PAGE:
US Secretary of Defense Ash Carter spoke with Russian Defense Minister Sergei Shoygu on Friday, September 18. This was the first official conversation between their two institutions since February 2014, when the US broke off military discussions with Russia due to Russia’s invasion of Ukraine. The purpose of this recent conversation was to discuss “de-escalating” any possible meetings between Russian and US forces in Syria.

While Russia’s presence in Syria might seem sudden and new, Russia has, in fact, been in Syria for over half a century.

Since the 18th century reign of Catherine the Great, Russia has sought military alliances in the Mediterranean. After over two centuries of effort, Russia’s presence in Syria is the only real, lasting diplomatic success that Russia has ever achieved in the Mediterranean. Small though Syria is, the Assad regime has always been a “Russia project.”

Current Syrian dictator Bashar al-Assad’s dictator father, Hafez al-Assad, became president of Syria in 1971. The Soviets trained Hafez al-Assad both as a pilot and as a president. The Assad One-Party-Many-Secret-Police style of government is a copy of the Soviet model. It is the same model that Putin is doing his best to reinstate in Russia today.

 

Dictator Bashar and wife Asmaa al-Assad in Moscow, March 26, 2008. Image by Ammar Abd Rabbo, wikimedia commons.

Dictator Bashar and wife Asmaa al-Assad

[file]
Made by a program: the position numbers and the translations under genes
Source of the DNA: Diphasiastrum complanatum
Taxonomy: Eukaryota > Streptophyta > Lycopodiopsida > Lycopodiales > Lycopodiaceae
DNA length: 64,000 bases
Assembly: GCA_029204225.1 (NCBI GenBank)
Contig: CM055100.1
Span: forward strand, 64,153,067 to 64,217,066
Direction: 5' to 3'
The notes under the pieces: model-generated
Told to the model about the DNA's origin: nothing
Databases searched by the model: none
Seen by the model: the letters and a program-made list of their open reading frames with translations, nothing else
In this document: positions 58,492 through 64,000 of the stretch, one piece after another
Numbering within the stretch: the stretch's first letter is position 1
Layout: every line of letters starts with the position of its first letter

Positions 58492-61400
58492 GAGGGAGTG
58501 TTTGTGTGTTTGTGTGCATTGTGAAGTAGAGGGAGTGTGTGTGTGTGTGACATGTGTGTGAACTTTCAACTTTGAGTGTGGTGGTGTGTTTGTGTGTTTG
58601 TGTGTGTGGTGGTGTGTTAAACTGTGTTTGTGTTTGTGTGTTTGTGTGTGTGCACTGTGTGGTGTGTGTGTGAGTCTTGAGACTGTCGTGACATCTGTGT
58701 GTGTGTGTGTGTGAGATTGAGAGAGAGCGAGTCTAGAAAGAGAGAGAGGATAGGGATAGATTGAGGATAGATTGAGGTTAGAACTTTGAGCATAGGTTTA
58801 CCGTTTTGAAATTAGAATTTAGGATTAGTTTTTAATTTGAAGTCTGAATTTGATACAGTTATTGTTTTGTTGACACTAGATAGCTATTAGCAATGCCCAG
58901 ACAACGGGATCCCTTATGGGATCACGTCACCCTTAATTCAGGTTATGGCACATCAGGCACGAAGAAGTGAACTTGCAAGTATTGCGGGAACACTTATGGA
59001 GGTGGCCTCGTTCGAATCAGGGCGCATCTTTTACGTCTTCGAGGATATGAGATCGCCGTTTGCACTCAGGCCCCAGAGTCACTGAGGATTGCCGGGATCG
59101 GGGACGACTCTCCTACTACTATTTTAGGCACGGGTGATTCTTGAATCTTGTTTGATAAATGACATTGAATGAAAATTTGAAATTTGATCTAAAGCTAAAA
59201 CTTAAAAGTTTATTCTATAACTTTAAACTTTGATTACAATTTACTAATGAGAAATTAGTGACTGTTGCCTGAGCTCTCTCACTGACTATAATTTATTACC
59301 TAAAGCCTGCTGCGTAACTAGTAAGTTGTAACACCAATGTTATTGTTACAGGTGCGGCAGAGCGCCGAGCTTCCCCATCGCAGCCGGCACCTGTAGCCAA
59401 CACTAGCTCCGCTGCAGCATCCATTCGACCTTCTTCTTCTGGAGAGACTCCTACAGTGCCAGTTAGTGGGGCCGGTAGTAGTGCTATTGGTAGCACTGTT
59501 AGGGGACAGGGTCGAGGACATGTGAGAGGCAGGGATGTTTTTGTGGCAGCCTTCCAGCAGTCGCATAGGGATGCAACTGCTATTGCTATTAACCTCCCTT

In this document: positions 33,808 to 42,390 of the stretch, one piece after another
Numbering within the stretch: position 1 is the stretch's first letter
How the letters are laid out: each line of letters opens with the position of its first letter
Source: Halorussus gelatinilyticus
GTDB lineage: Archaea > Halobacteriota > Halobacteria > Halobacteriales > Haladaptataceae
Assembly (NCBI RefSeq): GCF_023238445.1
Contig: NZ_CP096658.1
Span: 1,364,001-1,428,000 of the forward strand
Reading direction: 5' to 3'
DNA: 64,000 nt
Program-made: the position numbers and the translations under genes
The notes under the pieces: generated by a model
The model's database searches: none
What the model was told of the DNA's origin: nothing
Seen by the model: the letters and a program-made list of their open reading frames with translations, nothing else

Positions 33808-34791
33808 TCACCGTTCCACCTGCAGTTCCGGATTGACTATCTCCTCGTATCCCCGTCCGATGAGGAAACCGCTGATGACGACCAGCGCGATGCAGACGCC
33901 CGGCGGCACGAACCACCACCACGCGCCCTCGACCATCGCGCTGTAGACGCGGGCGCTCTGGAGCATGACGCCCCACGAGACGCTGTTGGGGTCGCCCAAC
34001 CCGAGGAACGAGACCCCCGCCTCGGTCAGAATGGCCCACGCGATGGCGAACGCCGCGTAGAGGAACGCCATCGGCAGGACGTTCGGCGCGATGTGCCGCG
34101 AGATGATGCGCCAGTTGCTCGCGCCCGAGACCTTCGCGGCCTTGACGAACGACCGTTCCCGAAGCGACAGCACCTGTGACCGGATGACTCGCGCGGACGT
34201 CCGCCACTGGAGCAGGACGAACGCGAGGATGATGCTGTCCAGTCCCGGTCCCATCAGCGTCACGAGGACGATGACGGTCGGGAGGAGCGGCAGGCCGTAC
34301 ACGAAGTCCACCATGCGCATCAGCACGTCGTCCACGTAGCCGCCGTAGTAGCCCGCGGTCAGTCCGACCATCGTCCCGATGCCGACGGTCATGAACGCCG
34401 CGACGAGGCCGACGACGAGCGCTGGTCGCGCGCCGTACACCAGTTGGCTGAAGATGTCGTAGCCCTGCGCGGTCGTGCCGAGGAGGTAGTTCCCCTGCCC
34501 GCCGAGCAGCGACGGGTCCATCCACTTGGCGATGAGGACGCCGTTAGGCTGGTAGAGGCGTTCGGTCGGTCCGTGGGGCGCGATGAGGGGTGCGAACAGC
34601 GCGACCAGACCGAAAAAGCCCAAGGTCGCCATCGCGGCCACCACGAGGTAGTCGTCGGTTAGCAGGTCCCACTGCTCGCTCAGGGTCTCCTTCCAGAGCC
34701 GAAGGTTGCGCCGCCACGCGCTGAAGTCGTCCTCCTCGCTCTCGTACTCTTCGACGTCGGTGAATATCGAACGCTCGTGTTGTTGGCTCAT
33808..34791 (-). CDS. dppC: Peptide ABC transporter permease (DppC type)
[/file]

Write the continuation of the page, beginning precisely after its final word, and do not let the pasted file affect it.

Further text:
in Moscow, March 26, 2008.
Image by Ammar Abd Rabbo, wikimedia commons.

 

The US and Europe are backing Assad’s enemies in Syria while they struggle to oust the Assad regime.

Russia does not want Assad ousted. The real impacts of Russia’s buildup in Syria will depend on how far Putin is willing to go in backing Assad. However, the recent Russian upgrade still leaves Assad and Russia at a tremendous tactical disadvantage against US and European forces in the area.

Because of this disadvantage, it is unlikely that the Russians will attempt to directly engage with any US or European aircraft that are flying missions in Syria.

The Russians are explaining their buildup in Syria as their attempt to help their ally Assad fight off ISIS.

Since ISIS is also the enemy of the West, then in theory, the West has nothing to worry about from Russian forces in Syria. The equation becomes much more complicated if and when Russian forces engage with Western-backed rebels, which are rebels who oppose both Assad and ISIS. Russia has offered no explanation as to how their forces will differentiate between Syrian rebels and ISIS fighters. They obviously won’t.

From my perspective, the only surprise about the Russian buildup in Syria is that Russia waited so long to go this far.